An extremely interesting experimental record of free improvisation and electronics from the duo of Dino J.A. Deane and trumpeter Stephanie Richards, whose work with Henry Threadgill and Butch Morris is felt in these pieces where Richards explores resonance in brass and percussion as Deane samples and manipulates her playing live; an inventive and effusive album.
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Label: Relative Pitch
Catalog ID: RPR 1066
Squidco Product Code: 25866
Recorded by Andrew Munsey.
Stephanie Richards-trumpet, percussion
Dino J.A. Deane-sampler
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• Show Bio for Stephanie Richards
"Exploring spaces between jazz and experimental music, trumpeter and composer Stephanie Richards has become a unique voice in the NYC experimental scene, collaborating with improvisational pioneers Henry Threadgill, Butch Morris, John Zorn and Anthony Braxton along with performance artists Mike Kelly, Laurie Anderson and Yoko Ono. Celebrated as an adventurous performer, Stephanies theatrical tendencies often include multi-disciplinary collaborations of sight, sound and movement. An avid collaborator and supporter of new music, Stephanie has premiered new works throughout North America and Europe, while having her own compositions premiered at venues such as Carnegie Hall, the Blue-note and Lincoln Center. Stephanie is a founding member of the Asphalt Orchestra, created the collective Bang On a Can, where she has worked with David Byrne, St. Vincent, Susan Marshall and has also performed alongside Kronos Quartet, The Pixies, Kanye West, A-Trak and Common. Stephanie holds degrees from the Eastman School of Music, McGill University and the California Institute of the Arts and has held residency at Stanford University. A recent addition to the faculty at the University of California, San Diego (UCSD), Stephanie also encourages the performance and commissioning of jazz and new music as Vice-President of the Festival of New Trumpet (FONT). Richards is currently working towards the release of a Tricentric Foundation grant for commissioned scents and sounds."-The Loft (http://theloft.ucsd.edu/index.php/event/1546)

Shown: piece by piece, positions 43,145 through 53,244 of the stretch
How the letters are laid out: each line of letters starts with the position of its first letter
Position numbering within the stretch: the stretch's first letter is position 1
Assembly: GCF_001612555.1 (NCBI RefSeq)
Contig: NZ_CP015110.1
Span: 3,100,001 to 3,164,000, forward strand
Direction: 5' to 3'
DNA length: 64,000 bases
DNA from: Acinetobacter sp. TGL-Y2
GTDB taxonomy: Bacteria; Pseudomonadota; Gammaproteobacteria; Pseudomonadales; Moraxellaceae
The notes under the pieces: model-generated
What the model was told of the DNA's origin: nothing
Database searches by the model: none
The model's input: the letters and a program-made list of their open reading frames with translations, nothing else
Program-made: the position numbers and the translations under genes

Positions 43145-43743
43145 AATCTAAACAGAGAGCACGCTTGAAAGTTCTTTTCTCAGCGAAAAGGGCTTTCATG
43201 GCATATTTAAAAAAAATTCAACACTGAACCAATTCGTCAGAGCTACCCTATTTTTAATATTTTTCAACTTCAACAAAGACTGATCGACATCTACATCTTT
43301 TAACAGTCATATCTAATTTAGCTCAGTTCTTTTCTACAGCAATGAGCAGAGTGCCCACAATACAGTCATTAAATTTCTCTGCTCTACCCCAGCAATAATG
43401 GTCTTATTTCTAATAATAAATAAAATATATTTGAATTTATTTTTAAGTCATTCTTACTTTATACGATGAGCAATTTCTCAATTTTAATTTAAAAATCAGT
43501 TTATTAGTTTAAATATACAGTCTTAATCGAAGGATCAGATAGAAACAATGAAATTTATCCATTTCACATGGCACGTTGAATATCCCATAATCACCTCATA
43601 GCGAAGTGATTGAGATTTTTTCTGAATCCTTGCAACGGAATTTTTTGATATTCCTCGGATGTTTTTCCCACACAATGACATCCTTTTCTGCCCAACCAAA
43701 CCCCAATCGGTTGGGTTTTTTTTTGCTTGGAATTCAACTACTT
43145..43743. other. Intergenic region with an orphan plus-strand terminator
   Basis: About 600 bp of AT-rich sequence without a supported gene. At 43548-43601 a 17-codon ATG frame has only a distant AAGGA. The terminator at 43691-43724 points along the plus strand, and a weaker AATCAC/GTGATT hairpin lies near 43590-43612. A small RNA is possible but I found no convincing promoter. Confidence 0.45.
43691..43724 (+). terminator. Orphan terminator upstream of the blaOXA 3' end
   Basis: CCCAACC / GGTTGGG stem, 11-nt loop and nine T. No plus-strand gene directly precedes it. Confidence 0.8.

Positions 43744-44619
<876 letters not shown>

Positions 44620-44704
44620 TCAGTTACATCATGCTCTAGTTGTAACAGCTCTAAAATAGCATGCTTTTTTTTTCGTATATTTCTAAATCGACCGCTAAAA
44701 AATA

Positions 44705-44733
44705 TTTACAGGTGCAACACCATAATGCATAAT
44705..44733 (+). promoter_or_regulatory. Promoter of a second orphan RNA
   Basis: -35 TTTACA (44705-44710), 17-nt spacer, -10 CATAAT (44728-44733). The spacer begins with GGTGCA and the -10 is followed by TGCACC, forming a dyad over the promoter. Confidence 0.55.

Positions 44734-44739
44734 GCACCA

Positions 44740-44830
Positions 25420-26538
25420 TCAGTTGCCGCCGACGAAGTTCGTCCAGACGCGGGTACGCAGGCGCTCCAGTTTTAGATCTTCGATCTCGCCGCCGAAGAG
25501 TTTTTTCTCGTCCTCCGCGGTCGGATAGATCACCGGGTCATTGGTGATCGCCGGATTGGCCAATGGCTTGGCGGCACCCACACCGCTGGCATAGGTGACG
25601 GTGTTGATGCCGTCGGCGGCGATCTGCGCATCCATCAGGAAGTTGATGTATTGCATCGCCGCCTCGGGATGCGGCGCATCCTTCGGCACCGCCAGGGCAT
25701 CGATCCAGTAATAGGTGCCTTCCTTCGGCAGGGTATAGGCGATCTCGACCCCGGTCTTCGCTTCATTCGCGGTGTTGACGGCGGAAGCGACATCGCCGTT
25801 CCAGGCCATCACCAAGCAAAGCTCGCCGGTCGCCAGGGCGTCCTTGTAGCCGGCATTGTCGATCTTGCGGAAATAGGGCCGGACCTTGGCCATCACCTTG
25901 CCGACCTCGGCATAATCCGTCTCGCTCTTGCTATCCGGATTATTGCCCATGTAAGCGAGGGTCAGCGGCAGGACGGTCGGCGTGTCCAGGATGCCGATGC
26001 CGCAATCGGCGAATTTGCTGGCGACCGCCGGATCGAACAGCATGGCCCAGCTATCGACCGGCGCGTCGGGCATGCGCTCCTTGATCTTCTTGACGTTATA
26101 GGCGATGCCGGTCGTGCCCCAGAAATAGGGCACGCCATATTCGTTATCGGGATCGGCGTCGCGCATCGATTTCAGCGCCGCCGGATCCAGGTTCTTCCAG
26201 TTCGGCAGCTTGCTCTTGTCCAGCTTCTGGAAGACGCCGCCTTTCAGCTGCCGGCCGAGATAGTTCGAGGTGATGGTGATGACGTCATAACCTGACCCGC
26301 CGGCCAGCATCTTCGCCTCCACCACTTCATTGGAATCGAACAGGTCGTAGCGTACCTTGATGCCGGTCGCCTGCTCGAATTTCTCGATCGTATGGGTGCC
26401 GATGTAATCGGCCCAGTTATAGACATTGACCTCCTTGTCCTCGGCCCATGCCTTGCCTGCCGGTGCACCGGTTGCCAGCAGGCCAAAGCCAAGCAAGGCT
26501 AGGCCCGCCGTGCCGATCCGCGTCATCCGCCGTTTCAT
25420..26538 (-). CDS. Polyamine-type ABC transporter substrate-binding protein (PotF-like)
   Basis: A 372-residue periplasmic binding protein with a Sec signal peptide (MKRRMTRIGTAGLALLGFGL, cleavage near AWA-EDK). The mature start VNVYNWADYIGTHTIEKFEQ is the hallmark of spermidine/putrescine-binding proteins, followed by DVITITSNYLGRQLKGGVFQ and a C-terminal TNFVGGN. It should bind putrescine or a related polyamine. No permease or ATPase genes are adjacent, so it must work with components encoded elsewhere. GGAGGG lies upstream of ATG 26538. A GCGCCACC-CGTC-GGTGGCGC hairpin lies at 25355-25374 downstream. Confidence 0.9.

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1. New Moon 4:14
2. Snare 4:24
3. Piano 4:41
4. Half Moon 1:16
5. Gong Pt I 3:34
6. Gong Pt II 1:57
7. Timpani 4:30
8. Full Moon Pt I 5:01
9. Full Moon Pt II 3:04
sample the album:
"With the release of Fullmoon, trumpeter and composer Stephanie Richards joins the ranks of Susana Santos Silva, Franz Hautzinger, Peter Evans and Nate Wooley. This enlightened group of trumpeters have taken the art of the solo to new heights with various combinations of extended technique, microtonality, free improvisation and electronic/acoustic experimentation. Here, Richards touches on almost all of the above with her inventively deployed playing.
A native of Canada-now a Brooklynite-Richards has worked across genres compiling an impressive resume with jazz leaders such as Anthony Braxton, Dave Douglas and Henry Threadgill, indie performers including Laurie Anderson and Yoko Ono and an array of dissimilar artists from Kronos Quartet to The Pixies and Kanye West. She holds degrees from the Eastman School of Music, McGill University and California Institute of the Arts and is an assistant professor at UC San Diego. Electronics player Dino J.A. Deane, whom Richards met through a mutual association with Butch Morris, is on hand with his sampler.
Fullmoon is highly experimental in nature. "New Moon" and "Snare" are strictly sonic experiments where brass and electronic lines blur; the latter of the two falls into a hypnotic repetitive pattern. "Piano" is a series of pseudo-crescendos, repeatedly rising and falling while "Halfmoon" has an ethereal air about it. One of the few pieces that includes a sustained melody (of sorts) is "Fullmoon (Part I)," but here too the emphasis is on sound inventions and Deane's sampler enhances the atmosphere. Richards imaginatively closes the album by adding percussion to "Fullmoon (Part II)," a darker, more affected piece in comparison to the rest of the collection but retaining the kind of fuzzy logic that pervades the program.
Despite the inquisitive environment on Fullmoon, Richards plays it close to the acoustic nature of the trumpet and flugelhorn letting Deane provide the morphed-in electronic layers. There is less in the way of extended technique a la the sputtering, squeaking salvos of a Natsuki Tamura but that is not to say that Richard's work is not a very challenging listen. Fullmoon is original and will undoubtedly whet the appetite for more of Richards' music."-Karl Ackermann, All About Jazz
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